How much water could be pumped
from an aquifer and still remain
sustainable?


Victor M. Ponce and Janaina Da Silva


07 February 2018



Abstract. The concepts of safe yield and sustainable yield of groundwater are analyzed and compared in the context of a hydrologic balance. All recharges and discharges are duly accounted for. Since groundwater is a flow, not a volume, tapping the nearly horizontal natural recharge may arguably compromise the rights of other users in the vicinity, including natural ecosystems, wetlands, and baseflow. It is surmised here that vertical recharge, i.e., the recharge originating in local precipitation, is the only recharge that may be freely tapped for capture by groundwater to avoid encroachment on established rights.

A methodology to evaluate vertical recharge is developed and tested. The methodology is based on the cybernetic hydrologic balance of L'vovich (1979), including the definition of a groundwater recharge coefficient. This coefficient represents the fraction of precipitation that reaches the water table; therefore, it may be used to evaluate and assess sustainable groundwater yield. Any amount of groundwater capture over and above the vertical recharge would have to demonstrate, by means of suitable ecohydrological and baseflow studies, that it does not significantly affect established rights.


1.  INTRODUCTION

The question of how much water could be pumped from an aquifer and still remain sustainable has no straightforward answer. At first, the decision seems to be one related to hydrogeology. A careful examination, however, reveals a host of other issues, among which some of the more significant are: How does the decision affect surface vegetation? How does it affect the relation between surface and groundwater? How does it affect pertinent water rights? How does it affect land subsidence and salt-water intrusion? (Ponce, 2006).

In the past two decades, it has become patently clear that the sustainability of an aquifer has little to do with its hydrogeologic properties (Alley et al., 1999). Instead, the focus is now seen to be on ecosystem conservation and established water rights (Ponce, 2014). This paradigm shift follows from the realization that groundwater is not a volume to be mined, but rather a flow to be acknowledged. In his seminal paper on hydrogeology, Theis (1940) wrote:

"All ground water of economic importance is in the process of moving from a place of recharge to a place of discharge. Under natural conditions, prior to the development of wells, aquifers are in a state of dynamic equilibrium. Discharge by wells is a new discharge superimposed upon a previously stable system, and it must be balanced by: (a) an increase in recharge, (b) a decrease in discharge, (c) a loss of storage, or (d) a combination of these."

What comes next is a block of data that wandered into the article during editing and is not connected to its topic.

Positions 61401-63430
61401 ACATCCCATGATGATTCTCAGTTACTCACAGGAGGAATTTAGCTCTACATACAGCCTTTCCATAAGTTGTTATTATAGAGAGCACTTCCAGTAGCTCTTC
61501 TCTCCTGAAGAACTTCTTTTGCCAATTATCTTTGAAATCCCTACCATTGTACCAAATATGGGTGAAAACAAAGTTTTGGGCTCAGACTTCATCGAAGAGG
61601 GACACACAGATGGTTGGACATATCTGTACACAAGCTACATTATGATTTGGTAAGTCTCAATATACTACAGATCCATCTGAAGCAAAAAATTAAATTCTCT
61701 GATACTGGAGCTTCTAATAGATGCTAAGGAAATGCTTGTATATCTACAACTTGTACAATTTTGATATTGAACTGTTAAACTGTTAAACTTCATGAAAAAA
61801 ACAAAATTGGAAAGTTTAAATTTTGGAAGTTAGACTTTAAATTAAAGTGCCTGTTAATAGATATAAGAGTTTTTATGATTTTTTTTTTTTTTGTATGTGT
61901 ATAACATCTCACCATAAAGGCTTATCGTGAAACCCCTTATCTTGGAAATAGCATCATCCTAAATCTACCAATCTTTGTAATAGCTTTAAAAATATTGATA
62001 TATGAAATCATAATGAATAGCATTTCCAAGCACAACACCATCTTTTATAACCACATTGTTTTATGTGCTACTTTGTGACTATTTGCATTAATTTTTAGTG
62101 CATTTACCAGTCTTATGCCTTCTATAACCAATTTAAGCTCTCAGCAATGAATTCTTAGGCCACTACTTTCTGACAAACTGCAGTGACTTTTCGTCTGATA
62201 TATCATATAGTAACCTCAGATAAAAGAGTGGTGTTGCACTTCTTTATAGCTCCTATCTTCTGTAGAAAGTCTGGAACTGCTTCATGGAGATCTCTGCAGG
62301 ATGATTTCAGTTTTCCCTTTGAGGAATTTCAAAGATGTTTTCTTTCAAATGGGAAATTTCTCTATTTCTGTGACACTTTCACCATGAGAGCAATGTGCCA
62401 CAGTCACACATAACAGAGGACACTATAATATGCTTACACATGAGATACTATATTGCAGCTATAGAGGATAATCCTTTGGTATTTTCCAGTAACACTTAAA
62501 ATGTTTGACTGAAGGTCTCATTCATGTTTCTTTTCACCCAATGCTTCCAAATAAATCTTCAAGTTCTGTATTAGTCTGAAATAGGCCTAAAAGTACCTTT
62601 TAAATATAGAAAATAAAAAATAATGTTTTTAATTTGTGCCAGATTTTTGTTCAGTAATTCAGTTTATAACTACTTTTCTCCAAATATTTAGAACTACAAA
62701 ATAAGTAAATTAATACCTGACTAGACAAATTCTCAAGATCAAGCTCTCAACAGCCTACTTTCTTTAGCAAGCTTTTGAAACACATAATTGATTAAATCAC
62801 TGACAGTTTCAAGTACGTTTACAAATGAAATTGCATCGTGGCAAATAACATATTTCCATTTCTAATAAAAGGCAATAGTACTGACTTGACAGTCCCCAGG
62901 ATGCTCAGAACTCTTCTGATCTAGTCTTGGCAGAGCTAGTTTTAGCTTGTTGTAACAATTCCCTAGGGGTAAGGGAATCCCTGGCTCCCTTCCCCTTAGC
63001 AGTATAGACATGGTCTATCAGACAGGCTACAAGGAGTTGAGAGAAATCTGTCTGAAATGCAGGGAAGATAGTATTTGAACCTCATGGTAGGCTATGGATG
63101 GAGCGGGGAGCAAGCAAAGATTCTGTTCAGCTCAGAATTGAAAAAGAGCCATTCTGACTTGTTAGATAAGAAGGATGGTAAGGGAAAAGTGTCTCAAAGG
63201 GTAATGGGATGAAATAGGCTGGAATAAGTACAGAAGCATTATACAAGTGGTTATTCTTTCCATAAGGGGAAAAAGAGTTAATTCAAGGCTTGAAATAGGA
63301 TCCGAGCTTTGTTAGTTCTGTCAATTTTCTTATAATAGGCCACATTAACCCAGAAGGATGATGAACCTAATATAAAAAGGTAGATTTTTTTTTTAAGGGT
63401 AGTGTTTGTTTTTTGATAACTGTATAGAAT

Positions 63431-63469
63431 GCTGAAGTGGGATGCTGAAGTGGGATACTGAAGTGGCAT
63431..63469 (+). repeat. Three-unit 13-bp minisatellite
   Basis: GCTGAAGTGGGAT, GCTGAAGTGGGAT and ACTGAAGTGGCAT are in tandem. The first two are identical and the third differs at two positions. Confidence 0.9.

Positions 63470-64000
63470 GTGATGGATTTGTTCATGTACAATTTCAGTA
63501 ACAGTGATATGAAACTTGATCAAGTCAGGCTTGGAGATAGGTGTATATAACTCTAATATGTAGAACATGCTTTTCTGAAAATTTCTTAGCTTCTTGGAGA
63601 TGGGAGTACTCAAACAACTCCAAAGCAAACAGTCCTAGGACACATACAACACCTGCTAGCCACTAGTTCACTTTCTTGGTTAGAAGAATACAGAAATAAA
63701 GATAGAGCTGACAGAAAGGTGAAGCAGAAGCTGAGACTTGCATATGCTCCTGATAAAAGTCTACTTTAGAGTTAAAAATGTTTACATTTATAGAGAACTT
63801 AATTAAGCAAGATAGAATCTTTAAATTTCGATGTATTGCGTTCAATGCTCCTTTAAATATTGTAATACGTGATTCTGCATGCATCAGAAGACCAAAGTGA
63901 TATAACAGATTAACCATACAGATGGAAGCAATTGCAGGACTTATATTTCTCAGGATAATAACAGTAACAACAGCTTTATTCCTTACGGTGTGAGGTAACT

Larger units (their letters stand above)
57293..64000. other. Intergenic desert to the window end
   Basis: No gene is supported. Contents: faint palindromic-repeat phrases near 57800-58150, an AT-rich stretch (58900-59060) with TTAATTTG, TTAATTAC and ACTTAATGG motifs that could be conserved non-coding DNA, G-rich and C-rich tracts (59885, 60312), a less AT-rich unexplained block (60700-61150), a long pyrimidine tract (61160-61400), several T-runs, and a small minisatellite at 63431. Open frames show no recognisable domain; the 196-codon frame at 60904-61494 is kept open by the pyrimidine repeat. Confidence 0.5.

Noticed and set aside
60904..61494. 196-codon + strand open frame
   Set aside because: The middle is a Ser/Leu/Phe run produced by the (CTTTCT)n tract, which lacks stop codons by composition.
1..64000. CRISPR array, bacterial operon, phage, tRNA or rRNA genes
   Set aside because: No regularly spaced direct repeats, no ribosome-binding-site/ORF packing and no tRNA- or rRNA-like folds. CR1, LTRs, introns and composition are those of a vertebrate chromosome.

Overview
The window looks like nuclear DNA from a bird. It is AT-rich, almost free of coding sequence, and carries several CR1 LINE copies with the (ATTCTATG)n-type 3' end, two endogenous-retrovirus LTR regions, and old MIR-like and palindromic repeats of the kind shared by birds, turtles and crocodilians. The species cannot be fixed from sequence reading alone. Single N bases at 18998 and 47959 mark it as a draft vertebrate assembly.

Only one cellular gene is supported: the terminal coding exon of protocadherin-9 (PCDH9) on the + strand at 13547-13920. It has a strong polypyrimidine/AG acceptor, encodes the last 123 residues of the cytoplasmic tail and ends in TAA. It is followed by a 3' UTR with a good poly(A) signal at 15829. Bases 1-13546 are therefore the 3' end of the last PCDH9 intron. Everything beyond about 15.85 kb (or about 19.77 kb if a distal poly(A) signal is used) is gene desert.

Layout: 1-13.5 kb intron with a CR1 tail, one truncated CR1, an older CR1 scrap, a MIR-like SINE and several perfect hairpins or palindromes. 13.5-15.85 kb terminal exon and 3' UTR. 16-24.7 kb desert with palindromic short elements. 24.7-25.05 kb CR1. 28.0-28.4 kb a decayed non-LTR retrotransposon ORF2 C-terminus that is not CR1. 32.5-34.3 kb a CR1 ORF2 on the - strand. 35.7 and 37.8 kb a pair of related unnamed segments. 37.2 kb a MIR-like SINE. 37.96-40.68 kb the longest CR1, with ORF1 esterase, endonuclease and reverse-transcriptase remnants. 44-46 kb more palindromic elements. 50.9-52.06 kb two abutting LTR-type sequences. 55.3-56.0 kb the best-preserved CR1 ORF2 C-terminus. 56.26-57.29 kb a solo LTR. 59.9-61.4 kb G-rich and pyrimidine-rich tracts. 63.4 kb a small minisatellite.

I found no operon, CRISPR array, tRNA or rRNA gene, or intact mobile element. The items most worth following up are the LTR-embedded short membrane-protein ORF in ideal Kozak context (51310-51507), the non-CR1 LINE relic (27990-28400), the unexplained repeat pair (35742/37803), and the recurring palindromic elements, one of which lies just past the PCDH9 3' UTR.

In this article, we endeavor to make the case for the quantification of groundwater sustainability. We focus on the interdisciplinary nature of the problem. Detailed hydrologic studies at the watershed/basin scale will assist in determining appropriate quantities for individual cases.


2.  GROUNDWATER FLOW EXPLAINED

Groundwater flow is extremely complex, varying in space (in three dimensions) and time (through various spans). Aquifers may be broadly classified as: (a) confined or unconfined, and/or (b) quaternary (alluvial) or tertiary (fractured rock) (Ponce, 2006). An assessment of sustainability will depend largely on the type of aquifer and the associated problem scale; it is very likely to transcend hydrogeology to encompass a gamut of related fields (Ponce, 2007). In this article we focus primarily on unconfined, predominantly alluvial aquifers of local or regional size, as a first approximation to the analysis.

At the outset, we acknowledge that all groundwater is constantly in motion from a zone of higher potential to a zone of lower potential, with the ultimate fate of groundwater being the nearest ocean. However, depending on the terrain's geomorphology, groundwater could eventually exfiltrate as the moisture of wetlands or the baseflow of rivers (Fig. 1). It is clear that surface water and groundwater are indeed intrinsically connected: Groundwater may actually become surface water in space and time, and vice versa. It follows that exploitation of groundwater could eventually affect the surface water and other components of the hydrologic cycle in the vicinity (Ponce, 2014).

a hydrologic budget that considers both surface water and groundwater
Wikimedia Commons

Fig. 1  The constant motion of groundwater flow.

To further compound the complexity of the problem, we recognize that a groundwater analysis suffers from a decided limitation:  The size of the control volume is not fixed. Since all groundwaters are connected, defining the limits of a control volume is accordingly an arbitrary exercise. Unlike surface water, which is constrained to the applicable watershed/basin boundary, there is no similar boundary for groundwater flow. Pumping without limit will generally result in an ever increasing size of the cone of depression (Prudic and Herman, 1996; Ponce and Vuppalapati, 2015).

Echoing Theis' statement, we reiterate that groundwater is not a volume, but a flow. An arbitrarily defined control volume will have: (1) inflow (recharge), (2) outflow (discharge), and (3) stored volume of groundwater (water filling the soil or rock voids). Pumping constitutes an external demand, with its discharge originating in any or all of the three components mentioned above. Under this optic, three scenarios are possible (Fig. 2):